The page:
In the early morning, Ineli could wrap a blanket around her shoulders and sneak through the palace. From behind, the rich drape of the fabric made her look like just another wealthy little girl in a cape whose family held rooms in the massive complex.
If she encountered anyone ahead of her, she needed only to duck her head, giggle and put them behind her as fast as she could. They heard the giggle, saw the flash of cape, and thought nothing of a ten-year-old with brown curls at play. Maybe they saw the brocade of her skirt, and the heavy embroidery on her jacket. They never saw enough of her face to bow, or to politely question why she was out by herself.
Ineli held her blanket in one hand, and bunched her skirts in the other to run down the hallway. The windows on one side slid gray light across the floor as the sun fought to find its way through the maze and tangle of the palace walls. A long carpet under her feet kept the chill of the stone from seeping through her thin slippers. She slid on it as she reached the end of the hall, and let the slide take her around the sharp right turn that ended abruptly at her brother’s door.
Knocking firmly, she bounced on her toes. And waited. The rooms beyond were the usual three-fold living quarters – sitting rooms, guard’s rooms, bedroom. It might take a person a minute to make their way from the back room. It took Brance a while longer.
She knocked again after a few minutes, turned into a little rapping beat, and spun to look out the window while she waited a while longer.
The third time she knocked, she heard a latch clack open somewhere inside and she smiled. She slid one step back.
There was a shuffle inside, then a pause. Something paper hissed. Something glass rattled. Another shuffle and Brance opened the door, leaning one arm heavily against the frame. As always this early in the morning, he looked out at her sleepily, dark curling hair finger-combed and still falling into his eyes. He wore light breeches and his favorite red leather jacket, with the lacing hanging loose from his neck. His feet were bare, and it was obvious from the skin at his wrists and neck that he wasn’t wearing a shirt.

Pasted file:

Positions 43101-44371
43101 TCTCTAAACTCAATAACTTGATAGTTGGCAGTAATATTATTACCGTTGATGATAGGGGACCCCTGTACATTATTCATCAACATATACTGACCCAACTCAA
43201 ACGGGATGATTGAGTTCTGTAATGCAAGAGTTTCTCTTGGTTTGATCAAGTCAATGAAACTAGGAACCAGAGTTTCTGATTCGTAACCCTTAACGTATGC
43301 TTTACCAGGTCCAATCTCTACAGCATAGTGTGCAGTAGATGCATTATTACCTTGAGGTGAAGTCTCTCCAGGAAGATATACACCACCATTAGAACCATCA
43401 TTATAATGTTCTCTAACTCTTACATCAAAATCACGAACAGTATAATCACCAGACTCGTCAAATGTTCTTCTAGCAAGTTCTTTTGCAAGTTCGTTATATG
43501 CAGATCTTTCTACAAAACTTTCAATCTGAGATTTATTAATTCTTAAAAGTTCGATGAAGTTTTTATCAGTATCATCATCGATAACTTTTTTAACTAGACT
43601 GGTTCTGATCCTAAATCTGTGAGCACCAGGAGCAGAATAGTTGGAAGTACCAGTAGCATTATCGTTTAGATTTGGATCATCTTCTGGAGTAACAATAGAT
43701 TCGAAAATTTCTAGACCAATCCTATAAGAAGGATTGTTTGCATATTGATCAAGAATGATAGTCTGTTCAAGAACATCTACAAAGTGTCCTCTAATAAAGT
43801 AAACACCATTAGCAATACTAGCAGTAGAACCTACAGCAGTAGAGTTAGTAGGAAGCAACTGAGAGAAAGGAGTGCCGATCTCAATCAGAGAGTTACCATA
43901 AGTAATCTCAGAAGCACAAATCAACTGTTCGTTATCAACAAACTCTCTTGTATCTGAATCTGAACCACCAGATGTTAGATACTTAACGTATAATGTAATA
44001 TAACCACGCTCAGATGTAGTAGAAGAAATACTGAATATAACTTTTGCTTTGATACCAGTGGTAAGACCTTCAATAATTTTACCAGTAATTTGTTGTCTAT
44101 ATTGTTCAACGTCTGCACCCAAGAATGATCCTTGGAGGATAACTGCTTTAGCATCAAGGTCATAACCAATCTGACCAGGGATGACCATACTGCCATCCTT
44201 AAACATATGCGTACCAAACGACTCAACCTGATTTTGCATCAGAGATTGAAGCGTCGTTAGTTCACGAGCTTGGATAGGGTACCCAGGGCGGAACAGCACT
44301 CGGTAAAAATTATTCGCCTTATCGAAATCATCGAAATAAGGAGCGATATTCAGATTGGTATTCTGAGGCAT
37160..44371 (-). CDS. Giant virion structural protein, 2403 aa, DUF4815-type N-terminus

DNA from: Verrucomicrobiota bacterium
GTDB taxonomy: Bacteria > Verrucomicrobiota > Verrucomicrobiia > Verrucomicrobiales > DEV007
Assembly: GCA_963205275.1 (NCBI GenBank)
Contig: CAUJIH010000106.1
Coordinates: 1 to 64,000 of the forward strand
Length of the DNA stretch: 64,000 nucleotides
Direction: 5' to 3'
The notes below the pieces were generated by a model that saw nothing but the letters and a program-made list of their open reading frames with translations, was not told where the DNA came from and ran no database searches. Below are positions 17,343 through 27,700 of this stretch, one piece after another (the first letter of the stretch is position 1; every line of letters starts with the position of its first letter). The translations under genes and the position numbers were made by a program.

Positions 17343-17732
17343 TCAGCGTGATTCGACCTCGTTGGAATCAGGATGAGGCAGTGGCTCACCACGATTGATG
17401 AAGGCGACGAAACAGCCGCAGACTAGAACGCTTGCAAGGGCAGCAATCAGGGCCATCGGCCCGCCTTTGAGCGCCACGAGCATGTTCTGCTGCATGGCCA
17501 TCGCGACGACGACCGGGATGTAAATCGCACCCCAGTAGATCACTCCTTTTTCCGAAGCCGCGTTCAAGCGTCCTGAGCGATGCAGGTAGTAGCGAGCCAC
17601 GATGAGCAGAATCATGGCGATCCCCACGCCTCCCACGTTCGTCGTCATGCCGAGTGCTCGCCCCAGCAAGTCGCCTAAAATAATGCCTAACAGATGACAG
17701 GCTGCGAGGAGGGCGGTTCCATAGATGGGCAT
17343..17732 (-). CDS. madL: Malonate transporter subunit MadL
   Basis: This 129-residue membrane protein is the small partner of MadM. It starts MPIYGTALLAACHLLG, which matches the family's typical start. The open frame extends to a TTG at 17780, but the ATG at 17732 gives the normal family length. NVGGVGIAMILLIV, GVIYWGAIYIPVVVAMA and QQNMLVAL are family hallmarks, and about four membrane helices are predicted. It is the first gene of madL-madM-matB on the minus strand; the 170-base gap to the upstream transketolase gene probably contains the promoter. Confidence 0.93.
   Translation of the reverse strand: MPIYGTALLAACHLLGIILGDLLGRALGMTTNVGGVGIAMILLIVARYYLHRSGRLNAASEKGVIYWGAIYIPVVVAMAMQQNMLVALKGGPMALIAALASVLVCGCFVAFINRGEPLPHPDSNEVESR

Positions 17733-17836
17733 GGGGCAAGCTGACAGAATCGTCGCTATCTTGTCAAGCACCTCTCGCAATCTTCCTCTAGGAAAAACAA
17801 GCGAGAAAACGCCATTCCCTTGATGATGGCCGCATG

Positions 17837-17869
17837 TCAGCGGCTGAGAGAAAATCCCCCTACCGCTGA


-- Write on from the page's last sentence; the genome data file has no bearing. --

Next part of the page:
Ineli beamed up at him and swept him an elegant curtsey, still holding her blanket around her. “Good morning, my lord,” she said.
He chuckled as he saw her. Releasing the door, he dropped into a perfect bow. “My lady,” he said.
“May I come in?” she asked.
He pushed the door wide with a lazy tap, and gestured her past him.
His sitting room was furnished in rich browns and golds, and always seemed a little like a king’s cave to Ineli as she stepped inside. It was comfortable, warm, and always just a little dim. The windows on the left side of the room were drawn, and the lamps from last night were carefully put out. A short stack of books rested on one of the couches that formed the circle of seats at the center of the room. A few others sat open around the room, or resting crookedly against each other. An empty wine bottle rested in the crook of one of the padded chairs. Another stood upright almost under the couch.
Ineli took a seat beside the books as Brance shut the door behind them. She threw her blanket back off her shoulders and settled her hands politely in her lap.
“So?” she asked.
Brance looked at her curiously, moving to the windows. He pushed open the windows, squinted at the gray light and turned back to her more suspiciously. “So?” he repeated.
She held back a laugh at the way his eyebrows crinkled together. “Did you talk to Father yet?” she asked. “About my bodyguard?”
“I talked to Vardan,” Brance said. He took three long, slow steps to the chair opposite her and sank into it, leaning forward on his knees. “Who talked to Kadie, who talked to Mother, who talked to Father, who offered Aithan the job.”
“Aithan,” Ineli repeated to herself. “That’s who you wanted him to ask?”
Brance’s face cracked into a grin. He winked at her.
“So, I do have a bodyguard?” Ineli asked.
Brance shook his head. “Not yet,” he said.
“Because,” Brance said. And his grin stretched wider. “Aithan said no.”
Ineli paused. Brance had a habit of liking people who said no to their father, but she couldn’t see why he would like it now.
“But you want him to be my bodyguard,” Ineli said slowly.
“I do,” Brance assured her. “I expect he will be.”
Ineli opened her mouth with another question. Then she shut it, unsure what question was necessary. “I don’t understand,” she said.
Brance nodded. “Trust me,” he said.
She met his eye and held it. She had no doubts in him. His honesty was a twisting thing, but she knew how it looked. Still, she studied him, trying to read what he knew that she didn’t. His brown eyes stayed steady, happy, and indecipherable. As always.